Bradley is the most notorious example in a long list that includes Alejandro Bedoya , who has been forced to play in left midfield despite only playing right or central midfield for his club all season, and DeAndre Yedlin, who has been forced into a right midfield/winger role, despite never playing there for his club.

Odd roster selections

Michael Orozco is the poster child here. Despite not playing a single minute for his club team in the spring campaign, Orozco was a regular fixture in the national side. Ventura Alvarado follows closely behind. The Club America man played sporadically for his club, yet he was also a regular fixture in Klinsmann’s rotation, despite numerous examples of comical defending while wearing the USMNT jersey.

But perhaps the biggest and most valid complaint is Klinsmann’s stubborn attitude when it comes to not selecting homegrown talent deserving of a chance. Chance is the operative word here. As in opportunity. Klinsmann has shown a complete disregard for MLS-based players, regardless of their performances or form. It’s inexcusable that players who have shined in MLS, plying their trade in positions of need for the USMNT, were completely overlooked.

Benny Feilhaber could be carving up entire defenses in MLS, but he’ll never get a shot with the national team. Lee Nguyen has been completely overlooked in favor of the likes of Chris Wondoloski, Graham Zusi and Brad Davis. Only through happenstance (injuries to other players and lack of other options) was Sasha Kljestan able to get called up by Klinsmann.


Add into the mix Klinsmann’s recent tendencies to throw not only individual players, but the entire youth system (which he is in charge of!) under the bus, and the picture starts to look grim.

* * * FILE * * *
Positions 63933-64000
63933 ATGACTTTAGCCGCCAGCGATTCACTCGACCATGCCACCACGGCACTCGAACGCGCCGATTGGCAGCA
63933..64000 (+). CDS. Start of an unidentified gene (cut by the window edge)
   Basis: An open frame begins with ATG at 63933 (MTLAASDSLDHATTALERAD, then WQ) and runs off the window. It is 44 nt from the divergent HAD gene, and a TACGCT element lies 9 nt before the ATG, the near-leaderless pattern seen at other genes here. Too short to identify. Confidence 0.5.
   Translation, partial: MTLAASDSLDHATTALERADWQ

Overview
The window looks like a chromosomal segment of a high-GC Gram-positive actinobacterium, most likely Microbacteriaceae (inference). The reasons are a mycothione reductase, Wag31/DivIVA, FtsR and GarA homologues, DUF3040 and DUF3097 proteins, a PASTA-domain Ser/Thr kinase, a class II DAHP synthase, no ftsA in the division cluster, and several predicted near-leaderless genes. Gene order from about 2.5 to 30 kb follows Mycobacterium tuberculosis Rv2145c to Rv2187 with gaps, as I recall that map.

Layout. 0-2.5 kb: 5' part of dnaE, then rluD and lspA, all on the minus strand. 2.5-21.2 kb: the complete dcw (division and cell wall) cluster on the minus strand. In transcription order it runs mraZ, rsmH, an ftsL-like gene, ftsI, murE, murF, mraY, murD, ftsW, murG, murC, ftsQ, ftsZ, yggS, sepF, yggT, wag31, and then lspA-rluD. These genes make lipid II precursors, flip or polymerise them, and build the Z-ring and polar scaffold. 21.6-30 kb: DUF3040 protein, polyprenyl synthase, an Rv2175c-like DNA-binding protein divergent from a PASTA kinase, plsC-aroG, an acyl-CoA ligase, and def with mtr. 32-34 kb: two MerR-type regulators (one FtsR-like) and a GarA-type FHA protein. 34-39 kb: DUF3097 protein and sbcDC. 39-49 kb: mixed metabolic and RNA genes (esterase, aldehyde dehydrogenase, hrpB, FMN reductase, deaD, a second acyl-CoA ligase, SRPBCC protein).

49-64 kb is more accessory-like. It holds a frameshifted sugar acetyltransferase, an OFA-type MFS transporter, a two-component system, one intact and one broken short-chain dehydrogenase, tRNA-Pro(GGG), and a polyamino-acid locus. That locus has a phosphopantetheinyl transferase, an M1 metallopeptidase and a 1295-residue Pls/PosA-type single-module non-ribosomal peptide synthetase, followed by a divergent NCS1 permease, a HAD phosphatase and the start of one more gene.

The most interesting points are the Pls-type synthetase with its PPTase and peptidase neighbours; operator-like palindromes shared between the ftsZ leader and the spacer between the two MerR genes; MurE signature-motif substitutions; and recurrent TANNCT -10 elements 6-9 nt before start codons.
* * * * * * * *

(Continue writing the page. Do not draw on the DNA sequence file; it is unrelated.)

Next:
“That talent is not there yet when it comes to the national team, when it gets to big tournaments, when it gets serious. Whatever path they took the last two years, we’ve got to make it clear to them you’ve got to do more. You’ve got to live differently, got to sleep differently, feed yourself differently. You’ve got to train longer, train extra sessions. You’ve got to become physically stronger, got to be nastier in training sessions. You’ve got to become a man.”  (Wall Street Journal, June 2, 2016).

You have to wonder about Klinsmann’s ability to inspire young talent after that kind of declaration.

The future

Is there hope for the future? Most certainly. Cristian Pulisic, the 18-year-old tearing up the Bundesliga for Borussia Dortmund, has all the potential to be a superstar on the World Cup stage. There are other young players such as Cameron Carter-Vickers and Matt Miazga who may turn into world-class center-backs, shoring up the USMNT back line for many years to come. Jordan Morris looks to be an absolute force as a forward/winger.

I am not entirely sure the issue will be lack of talent. The US system will always be well positioned to churn out young talent. At this point the main concern is the ability of the coach and technical director to inspire, groom talent and to select the right pieces to build the best product on the field. The latest trends are not encouraging — there is, in short, a feeling this team can do better, can extract more out of the available pool of talent.

Next: Predicting the USMNT starting XI vs. Mexico

A successful start in the World Cup qualifying will go a long way in restoring hope and regenerating the kind of optimism we had back in July 2011, when Klinsmann first took over.